Major spoilers for House of Cards Season 5.
After five years of scheming to get (and retain) control of the White House, House of Cards Season 5 ends with Frank Underwood resigning the role of President of the United States as impeachment looms. On paper in a conventional show that would be the end of the character’s arc – the devious Gaffneyan, someone so morally bankrupt the real world looks calm by comparison has finally got his comeuppance. Except this is House of Cards, and Frank’s resignation is all part of a much bigger scheme to achieve true power. As the excellent thirteen episode run comes to an end, it’s clear that Netflix is only going to up the ante in the inevitable Season 6.
For the most part, many of the show’s subplots are resolved – Claire’s killed live-in boyfriend Tom Yates, all who know about the election tampering are dead, ICO leader Yusuf Al Ahmadi has been pacified – so the showrunners actually have a rather blank page to set their manifesto on what to explore in next year. However, from what they leave open and the long-term scope of the show, we can get a good idea of what to expect.
“My Turn” – Claire Is President
Season 5 is mostly concerned with Frank’s re-election bid, showing him manipulating a terrorist threat to push Election Night into a stalemate and using a constitutional loophole to increase his chances before eventually using his cracked opponents to easily win. However, it turns out that was itself all a ruse and his real plan is to graduate above the position – he recognizes in modern America true power lies apart from the office of President in the private sector so orchestrates his resignation to put First Lady-cum-Vice President Claire in the driving seat.
The plan goes off without a hitch, except for one key detail – Claire reneges her previous agreement to pardon Frank for his crimes while in office, leaving him facing prosecution for his various misdeeds. This will surely be the driving force for Season 6, but we’ll come to that conflict in a moment and first focus just on Claire. After all, the drive of the show is now going to be about the ice-cold career woman proving herself during her first 100 days.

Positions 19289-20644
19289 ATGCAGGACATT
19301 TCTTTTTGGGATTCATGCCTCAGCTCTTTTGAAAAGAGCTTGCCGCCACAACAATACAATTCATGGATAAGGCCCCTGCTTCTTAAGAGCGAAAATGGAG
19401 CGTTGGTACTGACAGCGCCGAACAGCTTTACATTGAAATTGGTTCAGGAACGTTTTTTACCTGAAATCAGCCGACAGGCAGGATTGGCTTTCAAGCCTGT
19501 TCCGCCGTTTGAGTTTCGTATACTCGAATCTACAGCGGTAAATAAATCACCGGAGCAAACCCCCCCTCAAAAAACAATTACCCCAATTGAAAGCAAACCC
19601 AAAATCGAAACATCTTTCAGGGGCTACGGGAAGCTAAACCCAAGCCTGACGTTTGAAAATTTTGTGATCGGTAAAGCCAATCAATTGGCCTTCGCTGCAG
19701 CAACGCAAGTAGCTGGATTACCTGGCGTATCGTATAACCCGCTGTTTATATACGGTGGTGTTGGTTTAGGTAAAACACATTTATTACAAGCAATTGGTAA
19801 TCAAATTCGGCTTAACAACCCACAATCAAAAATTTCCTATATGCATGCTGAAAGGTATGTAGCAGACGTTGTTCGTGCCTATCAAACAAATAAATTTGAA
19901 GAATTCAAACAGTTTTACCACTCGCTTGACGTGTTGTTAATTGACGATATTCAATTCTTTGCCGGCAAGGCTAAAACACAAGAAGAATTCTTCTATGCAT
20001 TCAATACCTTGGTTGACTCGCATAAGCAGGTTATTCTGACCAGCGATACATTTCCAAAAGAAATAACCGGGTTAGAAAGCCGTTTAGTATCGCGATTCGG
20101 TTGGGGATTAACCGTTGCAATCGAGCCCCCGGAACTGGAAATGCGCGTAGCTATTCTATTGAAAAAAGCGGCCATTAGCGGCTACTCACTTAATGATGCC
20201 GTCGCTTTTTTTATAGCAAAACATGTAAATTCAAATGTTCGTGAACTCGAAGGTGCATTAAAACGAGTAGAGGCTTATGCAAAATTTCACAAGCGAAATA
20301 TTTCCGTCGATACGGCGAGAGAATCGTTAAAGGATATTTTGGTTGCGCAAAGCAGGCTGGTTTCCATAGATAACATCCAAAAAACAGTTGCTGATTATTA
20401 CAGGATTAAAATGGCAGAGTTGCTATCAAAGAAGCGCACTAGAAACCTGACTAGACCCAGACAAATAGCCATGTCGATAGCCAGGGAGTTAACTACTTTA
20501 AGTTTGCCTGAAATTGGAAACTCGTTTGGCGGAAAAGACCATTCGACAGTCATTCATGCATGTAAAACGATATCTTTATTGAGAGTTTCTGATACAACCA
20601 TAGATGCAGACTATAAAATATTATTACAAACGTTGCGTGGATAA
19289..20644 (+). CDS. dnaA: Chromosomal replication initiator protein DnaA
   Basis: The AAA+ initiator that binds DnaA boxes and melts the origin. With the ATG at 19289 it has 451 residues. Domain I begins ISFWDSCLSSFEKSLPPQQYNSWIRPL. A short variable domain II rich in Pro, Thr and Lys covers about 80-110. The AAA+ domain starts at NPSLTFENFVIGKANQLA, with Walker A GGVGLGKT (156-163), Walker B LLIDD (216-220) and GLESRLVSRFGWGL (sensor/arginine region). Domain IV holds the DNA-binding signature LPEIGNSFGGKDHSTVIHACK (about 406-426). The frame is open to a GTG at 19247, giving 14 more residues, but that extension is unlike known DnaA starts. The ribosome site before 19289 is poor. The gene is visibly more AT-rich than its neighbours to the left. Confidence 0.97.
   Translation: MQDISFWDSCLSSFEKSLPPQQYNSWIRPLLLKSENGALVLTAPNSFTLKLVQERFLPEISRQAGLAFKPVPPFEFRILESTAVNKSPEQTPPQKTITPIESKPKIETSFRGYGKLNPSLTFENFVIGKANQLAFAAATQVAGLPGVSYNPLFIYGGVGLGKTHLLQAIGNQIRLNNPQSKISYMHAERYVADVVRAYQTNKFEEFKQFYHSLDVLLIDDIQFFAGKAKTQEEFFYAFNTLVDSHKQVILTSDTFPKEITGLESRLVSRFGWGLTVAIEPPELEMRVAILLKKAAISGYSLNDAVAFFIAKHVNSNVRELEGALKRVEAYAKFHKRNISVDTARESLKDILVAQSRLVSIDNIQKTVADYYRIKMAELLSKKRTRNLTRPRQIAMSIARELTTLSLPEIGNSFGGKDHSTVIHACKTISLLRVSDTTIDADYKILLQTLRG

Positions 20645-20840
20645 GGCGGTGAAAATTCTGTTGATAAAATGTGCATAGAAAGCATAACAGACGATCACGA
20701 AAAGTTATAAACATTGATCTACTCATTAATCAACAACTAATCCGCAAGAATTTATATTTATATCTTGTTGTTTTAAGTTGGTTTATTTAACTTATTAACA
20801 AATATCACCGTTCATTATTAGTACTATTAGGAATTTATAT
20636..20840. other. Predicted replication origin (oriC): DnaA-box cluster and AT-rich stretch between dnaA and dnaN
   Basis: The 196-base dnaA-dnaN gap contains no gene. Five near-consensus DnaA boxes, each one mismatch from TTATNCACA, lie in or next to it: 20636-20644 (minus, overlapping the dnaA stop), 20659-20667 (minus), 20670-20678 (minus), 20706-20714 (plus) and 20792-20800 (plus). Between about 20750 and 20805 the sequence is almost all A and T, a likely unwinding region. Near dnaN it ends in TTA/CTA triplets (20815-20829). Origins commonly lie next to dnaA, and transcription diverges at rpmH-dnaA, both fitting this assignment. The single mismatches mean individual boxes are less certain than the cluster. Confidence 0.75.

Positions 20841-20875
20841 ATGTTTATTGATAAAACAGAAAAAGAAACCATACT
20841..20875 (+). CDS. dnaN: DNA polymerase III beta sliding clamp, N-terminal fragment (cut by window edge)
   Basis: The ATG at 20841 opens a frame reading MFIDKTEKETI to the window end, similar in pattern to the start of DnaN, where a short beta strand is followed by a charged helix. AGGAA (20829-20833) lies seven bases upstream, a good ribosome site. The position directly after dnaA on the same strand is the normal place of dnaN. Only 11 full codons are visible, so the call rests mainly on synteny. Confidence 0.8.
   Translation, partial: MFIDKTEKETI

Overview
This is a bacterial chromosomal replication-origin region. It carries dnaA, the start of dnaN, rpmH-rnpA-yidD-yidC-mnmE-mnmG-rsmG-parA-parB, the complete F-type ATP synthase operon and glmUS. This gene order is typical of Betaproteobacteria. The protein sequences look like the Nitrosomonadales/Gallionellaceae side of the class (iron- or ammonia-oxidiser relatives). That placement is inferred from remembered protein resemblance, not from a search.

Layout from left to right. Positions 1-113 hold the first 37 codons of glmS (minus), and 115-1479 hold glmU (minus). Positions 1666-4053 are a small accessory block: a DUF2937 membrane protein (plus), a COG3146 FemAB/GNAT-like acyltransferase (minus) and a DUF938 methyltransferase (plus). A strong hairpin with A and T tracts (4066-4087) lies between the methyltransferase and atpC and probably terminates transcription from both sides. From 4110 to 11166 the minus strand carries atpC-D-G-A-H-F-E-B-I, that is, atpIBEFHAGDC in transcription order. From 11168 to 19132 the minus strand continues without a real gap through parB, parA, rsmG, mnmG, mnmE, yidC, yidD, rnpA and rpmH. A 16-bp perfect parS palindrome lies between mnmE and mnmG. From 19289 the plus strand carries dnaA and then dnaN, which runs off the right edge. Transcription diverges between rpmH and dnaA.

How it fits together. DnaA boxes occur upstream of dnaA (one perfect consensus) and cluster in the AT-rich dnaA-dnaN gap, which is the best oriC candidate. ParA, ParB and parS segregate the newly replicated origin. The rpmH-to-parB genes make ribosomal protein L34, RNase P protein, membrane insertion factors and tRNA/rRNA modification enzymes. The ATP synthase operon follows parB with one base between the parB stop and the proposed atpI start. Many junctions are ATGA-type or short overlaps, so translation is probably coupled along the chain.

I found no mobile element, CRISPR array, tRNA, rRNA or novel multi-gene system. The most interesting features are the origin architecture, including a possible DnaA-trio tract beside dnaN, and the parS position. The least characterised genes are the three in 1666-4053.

Crucially, Claire is a wartime President. Her first action as Leader of the Free World is to declare war on the Syrian regime, a threat that has been building throughout the season. This is one facet of power we’re yet to see explored in the show and will surely advance the already fractured relationship between the Underwood administration and Russia’s President Petrov. How will Claire cope as the pressures and body count mounts up – ruthless or toothless?
One of the other pressing concerns is her staff. Several names are raised for VP but by the end of the finale Mark Usher seems the most likely, suggesting all of this will be underscored by an uneasy-yet-official alliance with a self-serving Republican. Campbell Scott’s character was one of two big new additions to the series (along with Patricia Clarkson’s Jane Davis) and, regardless of where he settles, the current special advisor is sure to have a key presence in Season 6. In terms of the rest of the White House, that’s harder to tell – we don’t have many contenders who haven’t already served (or indeed are alive). With that in mind, Alex Romero is the biggest name without a position, and as he has designs for Frank (and called for his resignation) would be a good fit for something – the Chief Whip he so desires, perhaps. We do know that Seth is out as Press Secretary, replaced by the just-as-ambitious Sean Jeffries, a fact the current administration is trying to hide in the transition but will inevitably come out.
Of course, all of this may be background come next year. We ended Season 2 with Frank becoming President, only to jump forward in Season 3 deep into his reign to immediately learn he wasn’t all that good or popular. In terms of timeline, Claire’s come into power around now – mid-2017 – and with Season 6 surely arriving in early-to-mid 2018, it’s possible we’ll see another time jump. As such, any one of these threads could be neatly circumvented.
It’s important to also recognize the biggest shift to the status quo in Season 5: Claire now talks to the audience. Season 4 ended with her glancing at the camera with a united Frank, but she made clear in Episode 11 it’s something she is – and always has been – capable of this, just choosing to shirk the spotlight previously. Now she’s President and taking an active, aggressive stance against Frank, though, that’s likely to change. And with that comes an alteration how we watch the show. For 65 episodes Frank has been by presentation the protagonist, getting away with everything horrific by audience association. Now we have two people to pay attention to, making a complex moral debate.
Next Page: Underwood vs. Underwood
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